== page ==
Be that as it may, it's the second track, Tikwid, which makes this EP worth owning. It says a lot about a band that one of the finest things they've ever produced is, technically, a b-side. (If their b-sides are THIS good etc. etc.) It's wonderful - a ridiculously catchy folk masterpiece, loaded with addictive melodies and painfully beautiful throughout. Like watching pond life as it skitters around the water at sunset.

Radiohead: The Best Of
Radiohead: The Best Of
Price: £19.19

6 of 15 people found the following review helpful
1.0 out of 5 stars No no no no no no no no, 10 Jun. 2008
This review is from: Radiohead: The Best Of (Audio CD)
There are so many reasons as to why this album should be boycotted.

1. It's a blatant and pathetic cash-in and thus insult to everybody's intelligence.

2. It draws far too heavily from their "accessible" albums and thus in no way represents the exciting directions they've taken post OK Computer. Even the tracks that have been chosen from Kid A/Amnesiac are the most conventional from these ground breaking albums. This may be an attempt to appeal to those who are new to their material, but it's billed not as "an introduction to Radiohead", but as the "BEST of", which serves to suggest that anything they've done which is in any way different is not them at their best. Almost laughably stereotypical behaviour on the part of EMI, and again, an insult. Who's to say that those who have perhaps missed out on Radiohead the first time around somehow can't handle experimental music?

3. THERE IS ABSOLUTELY NOTHING NEW HERE. No exclusive live cuts, b-sides, studio out takes...

4. Badly sequenced. Yes, their music can work out of context, but jumping from the meaningless (Anyone Can Play Guitar) to the inspired (How To Disappear...)? No. Just no. Even Windows Media Player set to "random" is less asinine.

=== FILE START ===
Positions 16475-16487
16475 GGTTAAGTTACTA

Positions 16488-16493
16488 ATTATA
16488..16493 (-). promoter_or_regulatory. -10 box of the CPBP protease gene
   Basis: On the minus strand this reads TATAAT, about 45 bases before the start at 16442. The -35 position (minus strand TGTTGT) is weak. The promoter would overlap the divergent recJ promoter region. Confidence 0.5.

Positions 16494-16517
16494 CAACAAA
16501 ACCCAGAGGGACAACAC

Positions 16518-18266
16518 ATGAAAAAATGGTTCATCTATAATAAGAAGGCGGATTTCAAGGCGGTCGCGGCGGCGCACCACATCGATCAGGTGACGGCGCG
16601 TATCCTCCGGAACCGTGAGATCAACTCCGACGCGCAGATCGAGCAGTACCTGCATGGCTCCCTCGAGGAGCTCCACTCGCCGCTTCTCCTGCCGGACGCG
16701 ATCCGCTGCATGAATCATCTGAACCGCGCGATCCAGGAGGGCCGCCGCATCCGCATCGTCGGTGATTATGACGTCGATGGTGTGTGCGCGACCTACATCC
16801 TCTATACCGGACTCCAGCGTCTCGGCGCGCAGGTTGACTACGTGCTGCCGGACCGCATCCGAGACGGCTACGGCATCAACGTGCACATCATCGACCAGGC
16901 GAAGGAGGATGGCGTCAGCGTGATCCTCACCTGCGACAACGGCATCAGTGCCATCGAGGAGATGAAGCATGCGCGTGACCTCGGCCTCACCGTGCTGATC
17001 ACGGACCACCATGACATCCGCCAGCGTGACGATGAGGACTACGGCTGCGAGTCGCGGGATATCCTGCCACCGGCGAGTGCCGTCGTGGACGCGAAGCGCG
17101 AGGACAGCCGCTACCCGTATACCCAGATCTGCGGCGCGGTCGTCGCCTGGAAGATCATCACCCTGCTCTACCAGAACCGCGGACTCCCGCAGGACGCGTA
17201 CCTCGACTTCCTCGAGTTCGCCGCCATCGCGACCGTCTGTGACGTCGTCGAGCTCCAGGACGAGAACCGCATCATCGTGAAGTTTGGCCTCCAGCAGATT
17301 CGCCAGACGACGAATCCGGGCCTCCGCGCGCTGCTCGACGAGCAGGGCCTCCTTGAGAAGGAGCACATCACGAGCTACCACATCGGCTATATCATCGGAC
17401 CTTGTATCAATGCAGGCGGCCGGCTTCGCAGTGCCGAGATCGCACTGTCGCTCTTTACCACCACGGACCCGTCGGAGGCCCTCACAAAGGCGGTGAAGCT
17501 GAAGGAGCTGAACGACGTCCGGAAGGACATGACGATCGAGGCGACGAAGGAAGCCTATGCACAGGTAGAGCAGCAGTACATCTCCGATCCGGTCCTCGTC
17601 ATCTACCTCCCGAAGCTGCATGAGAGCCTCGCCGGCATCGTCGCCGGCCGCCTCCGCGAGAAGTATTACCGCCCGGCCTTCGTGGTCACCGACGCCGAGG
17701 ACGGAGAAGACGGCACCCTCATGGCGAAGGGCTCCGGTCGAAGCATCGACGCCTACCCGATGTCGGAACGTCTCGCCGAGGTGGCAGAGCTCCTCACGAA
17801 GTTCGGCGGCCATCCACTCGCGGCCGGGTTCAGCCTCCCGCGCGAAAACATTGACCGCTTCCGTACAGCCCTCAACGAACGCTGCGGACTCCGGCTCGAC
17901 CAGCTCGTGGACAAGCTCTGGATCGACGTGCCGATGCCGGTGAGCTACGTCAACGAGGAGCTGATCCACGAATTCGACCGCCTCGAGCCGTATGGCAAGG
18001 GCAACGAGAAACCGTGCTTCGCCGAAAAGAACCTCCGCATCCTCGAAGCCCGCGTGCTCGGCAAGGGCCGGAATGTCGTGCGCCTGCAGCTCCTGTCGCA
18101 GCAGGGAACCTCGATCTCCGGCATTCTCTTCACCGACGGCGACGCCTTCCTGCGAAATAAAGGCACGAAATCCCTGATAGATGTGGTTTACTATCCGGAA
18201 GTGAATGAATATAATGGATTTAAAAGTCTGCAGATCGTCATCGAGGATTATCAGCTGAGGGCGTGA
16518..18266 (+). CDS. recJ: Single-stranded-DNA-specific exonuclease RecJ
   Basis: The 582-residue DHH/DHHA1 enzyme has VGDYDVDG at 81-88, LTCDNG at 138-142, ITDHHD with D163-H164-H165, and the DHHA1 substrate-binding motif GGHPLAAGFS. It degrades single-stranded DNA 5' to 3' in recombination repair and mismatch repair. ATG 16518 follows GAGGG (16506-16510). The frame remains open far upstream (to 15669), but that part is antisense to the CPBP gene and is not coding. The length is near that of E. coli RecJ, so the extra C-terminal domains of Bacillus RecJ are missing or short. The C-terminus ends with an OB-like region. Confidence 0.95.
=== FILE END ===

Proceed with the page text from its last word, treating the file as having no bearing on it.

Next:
No. No. No. No. It's awful. Despite it's horrible price tag, it's cheap. I have never felt so insulted and outraged by something so material. But then, I've never been so moved by any one band before. Just look at my username! I'm obsessed! And this...THIS! This is the absolute pits and proof conclusive, as if it were needed, that Thom Yorke is right about everything. They wrote a song about this sort of thing, you know. Well, they've written a lot of songs, actually, about corporate greed and inhumanity. One of them, ironically, is on this collection. It's called Knives Out, and EMI weren't even daring enough to place it on the slightly cheaper single disc edition. Said song likens greed to cannibalism. Apt, don't you think? But then, I doubt they listened to the lyrics of any of these songs before choosing them for inclusion. Knives Out was probably chosen simply because it was a single. Its inclusion here, then, reeks of all the unintentional buffoonery as did Reagan's embracing of Springsteen's "Born in the USA". Let's all point and laugh at EMI, then.